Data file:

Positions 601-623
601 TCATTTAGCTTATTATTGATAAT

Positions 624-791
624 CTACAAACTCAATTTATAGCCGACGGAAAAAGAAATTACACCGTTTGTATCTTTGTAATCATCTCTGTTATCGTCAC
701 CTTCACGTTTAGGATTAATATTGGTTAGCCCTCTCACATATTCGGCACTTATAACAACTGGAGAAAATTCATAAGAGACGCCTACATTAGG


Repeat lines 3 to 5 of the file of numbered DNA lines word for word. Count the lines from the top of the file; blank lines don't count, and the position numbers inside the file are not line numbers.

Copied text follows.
Positions 624-791
624 CTACAAACTCAATTTATAGCCGACGGAAAAAGAAATTACACCGTTTGTATCTTTGTAATCATCTCTGTTATCGTCAC
701 CTTCACGTTTAGGATTAATATTGGTTAGCCCTCTCACATATTCGGCACTTATAACAACTGGAGAAAATTCATAAGAGACGCCTACATTAGG